6. Click on OK. The Multi-Comm computer will poll for a controller at that address
and the Add Controller window will close.
If a controller is found at that address, it will appear in the main Multi-Comm
window.
If no controller is found at that address or a controller has already been
recognized by the Multi-Comm software at that address, a message will be
displayed.
Repeat the process for other controllers as needed.
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7.5
Deleting a Zone
Any zone can be deleted from the Multi-Comm setup, regardless of whether the
controller containing the zone was added using the automatic process or the manual
method.
To delete a zone:
1. While you are logged in as MULTI (or another user with Controller Configuration
Privileges) select the zone to be deleted by clicking on its faceplate image (left
button) on the graphic display. The border of the zone image will be highlighted.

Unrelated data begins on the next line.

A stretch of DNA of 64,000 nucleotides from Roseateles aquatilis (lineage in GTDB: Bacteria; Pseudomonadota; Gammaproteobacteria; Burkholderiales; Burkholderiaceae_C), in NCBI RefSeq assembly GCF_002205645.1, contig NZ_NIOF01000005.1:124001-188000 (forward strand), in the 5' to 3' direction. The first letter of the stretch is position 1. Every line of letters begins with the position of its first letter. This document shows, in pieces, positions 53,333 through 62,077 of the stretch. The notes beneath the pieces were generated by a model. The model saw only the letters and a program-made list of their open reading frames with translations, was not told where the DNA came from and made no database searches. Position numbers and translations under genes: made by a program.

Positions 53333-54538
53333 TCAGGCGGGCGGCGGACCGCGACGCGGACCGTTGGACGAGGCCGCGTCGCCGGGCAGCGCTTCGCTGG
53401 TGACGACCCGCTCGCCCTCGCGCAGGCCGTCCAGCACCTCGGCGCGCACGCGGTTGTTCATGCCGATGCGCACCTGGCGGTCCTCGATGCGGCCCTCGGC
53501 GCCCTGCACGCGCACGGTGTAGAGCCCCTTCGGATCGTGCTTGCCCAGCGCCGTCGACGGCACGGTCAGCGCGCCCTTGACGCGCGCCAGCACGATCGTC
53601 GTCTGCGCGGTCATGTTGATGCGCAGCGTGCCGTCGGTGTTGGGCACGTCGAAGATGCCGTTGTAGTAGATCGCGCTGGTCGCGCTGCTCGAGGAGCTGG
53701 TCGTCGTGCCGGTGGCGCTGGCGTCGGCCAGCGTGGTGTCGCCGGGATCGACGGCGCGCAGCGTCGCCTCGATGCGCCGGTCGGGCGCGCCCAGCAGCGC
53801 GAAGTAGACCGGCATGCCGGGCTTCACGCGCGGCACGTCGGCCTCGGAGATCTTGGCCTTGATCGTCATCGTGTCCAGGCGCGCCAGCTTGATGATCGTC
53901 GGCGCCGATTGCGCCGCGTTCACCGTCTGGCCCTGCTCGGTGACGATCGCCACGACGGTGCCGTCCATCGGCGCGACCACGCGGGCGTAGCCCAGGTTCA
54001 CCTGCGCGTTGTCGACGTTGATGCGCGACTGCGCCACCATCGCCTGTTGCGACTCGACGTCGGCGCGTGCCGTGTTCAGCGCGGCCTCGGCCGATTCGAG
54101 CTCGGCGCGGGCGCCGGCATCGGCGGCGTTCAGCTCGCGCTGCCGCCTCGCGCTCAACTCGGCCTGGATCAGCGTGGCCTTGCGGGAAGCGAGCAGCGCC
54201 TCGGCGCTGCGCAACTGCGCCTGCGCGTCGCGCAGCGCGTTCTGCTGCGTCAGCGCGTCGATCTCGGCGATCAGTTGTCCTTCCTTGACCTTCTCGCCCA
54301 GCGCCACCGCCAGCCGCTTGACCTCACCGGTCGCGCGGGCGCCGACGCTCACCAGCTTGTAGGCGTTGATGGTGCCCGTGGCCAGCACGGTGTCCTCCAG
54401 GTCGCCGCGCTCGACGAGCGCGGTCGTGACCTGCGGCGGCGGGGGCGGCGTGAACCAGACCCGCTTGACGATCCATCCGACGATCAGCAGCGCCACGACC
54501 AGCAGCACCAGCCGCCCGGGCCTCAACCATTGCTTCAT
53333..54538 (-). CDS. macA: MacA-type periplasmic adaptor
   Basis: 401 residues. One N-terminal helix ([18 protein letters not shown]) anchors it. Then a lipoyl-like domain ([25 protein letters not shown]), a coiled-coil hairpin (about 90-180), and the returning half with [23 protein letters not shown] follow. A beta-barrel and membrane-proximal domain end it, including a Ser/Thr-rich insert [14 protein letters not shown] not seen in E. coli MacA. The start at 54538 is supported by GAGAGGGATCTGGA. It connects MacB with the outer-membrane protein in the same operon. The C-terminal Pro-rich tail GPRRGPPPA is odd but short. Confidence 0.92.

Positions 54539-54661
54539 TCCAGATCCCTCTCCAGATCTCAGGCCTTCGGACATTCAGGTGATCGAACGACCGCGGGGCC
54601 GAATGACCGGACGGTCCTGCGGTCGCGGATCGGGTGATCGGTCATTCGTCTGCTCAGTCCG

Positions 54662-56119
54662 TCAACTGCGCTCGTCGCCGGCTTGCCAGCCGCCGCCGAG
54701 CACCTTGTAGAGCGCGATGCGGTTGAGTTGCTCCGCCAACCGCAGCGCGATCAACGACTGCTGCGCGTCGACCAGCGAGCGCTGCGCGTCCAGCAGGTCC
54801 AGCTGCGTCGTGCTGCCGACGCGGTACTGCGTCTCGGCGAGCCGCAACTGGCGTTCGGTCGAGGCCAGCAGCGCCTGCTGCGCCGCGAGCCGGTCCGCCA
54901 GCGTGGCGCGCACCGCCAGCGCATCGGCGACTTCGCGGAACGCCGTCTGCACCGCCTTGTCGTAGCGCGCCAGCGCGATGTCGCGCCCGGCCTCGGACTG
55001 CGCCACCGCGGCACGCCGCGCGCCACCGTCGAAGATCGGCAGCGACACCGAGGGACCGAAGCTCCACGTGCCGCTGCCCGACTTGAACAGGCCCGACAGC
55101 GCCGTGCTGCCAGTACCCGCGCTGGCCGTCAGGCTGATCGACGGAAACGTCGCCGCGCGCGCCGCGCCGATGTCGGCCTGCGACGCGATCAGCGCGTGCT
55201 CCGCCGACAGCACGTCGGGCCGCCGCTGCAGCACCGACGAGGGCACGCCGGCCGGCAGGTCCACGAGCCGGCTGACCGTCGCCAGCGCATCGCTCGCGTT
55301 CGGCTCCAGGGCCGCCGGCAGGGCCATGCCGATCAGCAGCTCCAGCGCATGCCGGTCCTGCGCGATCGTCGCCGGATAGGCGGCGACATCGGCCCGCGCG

2. Select Controller > Delete. The zone will be deleted without any confirmation
message. However, if you have already saved the setup to a .MCS file as
described in 4.8, the controller will not be removed from the file until you save
again.
If you change your mind about deleting the zone, add it again using the manual
method. Alternatively, close the .MCS file without saving so that the file is not
changed to reflect the deletion, and then reopen the file. The zone will still be
part of the setup, because you did not save the file after you deleted the zone.
7.6
Naming Controllers
By default, the Multi-Comm displays use a zone’s address as its name. However,
you can assign a more meaningful name to each zone. This can be done during the
manual addition process described in 4.4.3. You can also assign a name (or change
the assigned name) of any zone using the Controller > Configure menu function. A
name may contain up to twenty letters, numbers, spaces, and special characters.
The Controller Configuration window can also be used to change the network ID of a
zone. If you do change the address in the controller’s memory using the Multi-Comm
system, the system will not be able to communicate with the zone again until you use
the procedure described in 4.4.3 to add the zone to the system using the device’s
new ID.